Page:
September 27, 2008
Shenzhou-7 Mission Brings Subtle Change to China-US-Russia Relations – Agency
Text of report by Hong Kong-based news agency Zhongguo Tongxun She
["Beijing Observation" by contributing reporter Zhuang Jingqian: "Shenzhou VII Mission Brings About Subtle Adjustment to Three-Way Rivalry Among China, United States, and Russia"]
The most noteworthy components of the Shenzhou VII mission are the first ever extra-vehicular activity for Chinese astronauts and the release of a miniaturized satellite. Although the Chinese cheer it and are proud of it and there is a chorus of positive comments from the media home and abroad, the United States and Russia mastered the manned spaceflight technology related to this as early as 34 years ago. They are far ahead of China in the terms of spacecraft, international space station, and lunar and Martian explorations. To achieve the quantum leap from a numerically strong space nation to a technologically strong space nation, China needs at least another 10 to 15 years.
Nevertheless, the Shenzhou VII mission still has very profound and far-reaching implications. Not only does it demonstrate China's more precise command of critical technologies for manned spaceflight, setting the scene for rendezvous and docking manoeuvres in the next phase and even for the creation of an international space station; more importantly, it will have a potential impact on the development of the three-way relations among China, the United States, and Russia.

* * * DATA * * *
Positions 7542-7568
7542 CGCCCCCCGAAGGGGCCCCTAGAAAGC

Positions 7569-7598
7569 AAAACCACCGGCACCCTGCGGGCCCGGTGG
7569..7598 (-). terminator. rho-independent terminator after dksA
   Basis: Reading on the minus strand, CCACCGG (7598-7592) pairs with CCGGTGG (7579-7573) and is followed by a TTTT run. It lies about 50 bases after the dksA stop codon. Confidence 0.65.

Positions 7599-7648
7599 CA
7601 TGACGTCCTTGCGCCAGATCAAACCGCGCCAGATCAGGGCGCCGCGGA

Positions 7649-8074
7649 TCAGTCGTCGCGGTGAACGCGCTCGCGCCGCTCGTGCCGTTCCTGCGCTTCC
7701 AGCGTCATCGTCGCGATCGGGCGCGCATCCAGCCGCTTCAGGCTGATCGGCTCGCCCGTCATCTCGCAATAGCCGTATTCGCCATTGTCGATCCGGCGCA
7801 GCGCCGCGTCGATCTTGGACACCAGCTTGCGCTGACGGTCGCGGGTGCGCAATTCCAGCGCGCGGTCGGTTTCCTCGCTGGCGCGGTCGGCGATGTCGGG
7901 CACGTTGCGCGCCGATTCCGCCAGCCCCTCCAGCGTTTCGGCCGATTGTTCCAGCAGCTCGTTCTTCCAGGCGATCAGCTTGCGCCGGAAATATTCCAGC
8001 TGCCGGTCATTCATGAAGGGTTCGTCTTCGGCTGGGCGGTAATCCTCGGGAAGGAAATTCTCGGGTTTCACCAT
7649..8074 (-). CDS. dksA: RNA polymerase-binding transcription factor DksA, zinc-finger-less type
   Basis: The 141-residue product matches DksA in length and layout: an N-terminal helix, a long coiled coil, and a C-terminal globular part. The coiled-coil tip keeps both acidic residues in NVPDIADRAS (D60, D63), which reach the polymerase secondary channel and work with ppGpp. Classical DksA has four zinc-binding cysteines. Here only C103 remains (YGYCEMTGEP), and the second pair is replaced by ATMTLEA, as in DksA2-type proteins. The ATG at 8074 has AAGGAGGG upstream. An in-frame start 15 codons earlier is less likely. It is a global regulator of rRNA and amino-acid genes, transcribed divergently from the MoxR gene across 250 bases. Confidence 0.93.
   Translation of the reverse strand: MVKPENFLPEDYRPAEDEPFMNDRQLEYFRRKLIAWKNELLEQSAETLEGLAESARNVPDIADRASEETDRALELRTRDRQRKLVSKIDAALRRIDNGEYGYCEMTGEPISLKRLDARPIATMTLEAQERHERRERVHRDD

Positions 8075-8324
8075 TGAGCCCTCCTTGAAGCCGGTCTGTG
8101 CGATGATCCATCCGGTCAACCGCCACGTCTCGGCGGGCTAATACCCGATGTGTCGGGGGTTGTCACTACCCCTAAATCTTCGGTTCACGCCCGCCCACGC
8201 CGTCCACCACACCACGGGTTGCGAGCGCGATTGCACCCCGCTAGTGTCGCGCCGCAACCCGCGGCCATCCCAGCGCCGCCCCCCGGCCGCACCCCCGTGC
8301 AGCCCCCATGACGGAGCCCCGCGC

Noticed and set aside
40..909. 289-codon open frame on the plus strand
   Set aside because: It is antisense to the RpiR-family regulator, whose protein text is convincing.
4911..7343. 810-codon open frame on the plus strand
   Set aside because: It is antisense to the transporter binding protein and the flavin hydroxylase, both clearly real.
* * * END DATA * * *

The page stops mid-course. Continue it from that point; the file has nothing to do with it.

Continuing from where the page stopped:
First of all, the Shenzhou VII mission not only marks a quantum leap in China's scientific and technological strength, as space exploration by any country is in essence a symbol of the country's defence strength and even its overall national strength. As the third country to master manned spaceflight technology, China is, one solid step at a time, consolidating its position in the three-way rivalry in space exploration against the United States and Russia. In some sense, this is as much a contribution to world peace as China's mastery of nuclear bomb technology. After all, balance in a true sense is only possible with multiple parties holding one another back.
Secondly, the relationship of interdependence between the United States and Russia in space cooperation may change because of China's involvement, which may in turn have an impact on the relations among the three countries. The United States' three space shuttles that are currently in service will retire in two years' time, but the new manned spacecraft will not be commissioned till 2015 at the earliest. During the five years prior to that, the United States will have to rely on Russia's manned space shuttles to ferry supplies to the International Space Station. But after the successful launches of a series of Shenzhou spacecraft by China, the United States will have an extra option. The reopening of the Sino- US talks on space cooperation two months ago may serve as a proof of this. On the other hand, this will, at the same time, have a subtle impact on the space cooperation and exchange between China and Russia.
From "geopolitics" to "space politics," in order to seize the strategic heights of the future, China is moving steadily forward, but there is still a long way to go and the task remains arduous.
Originally published by Zhongguo Tongxun She, Hong Kong, in Chinese 27 Sep 08.
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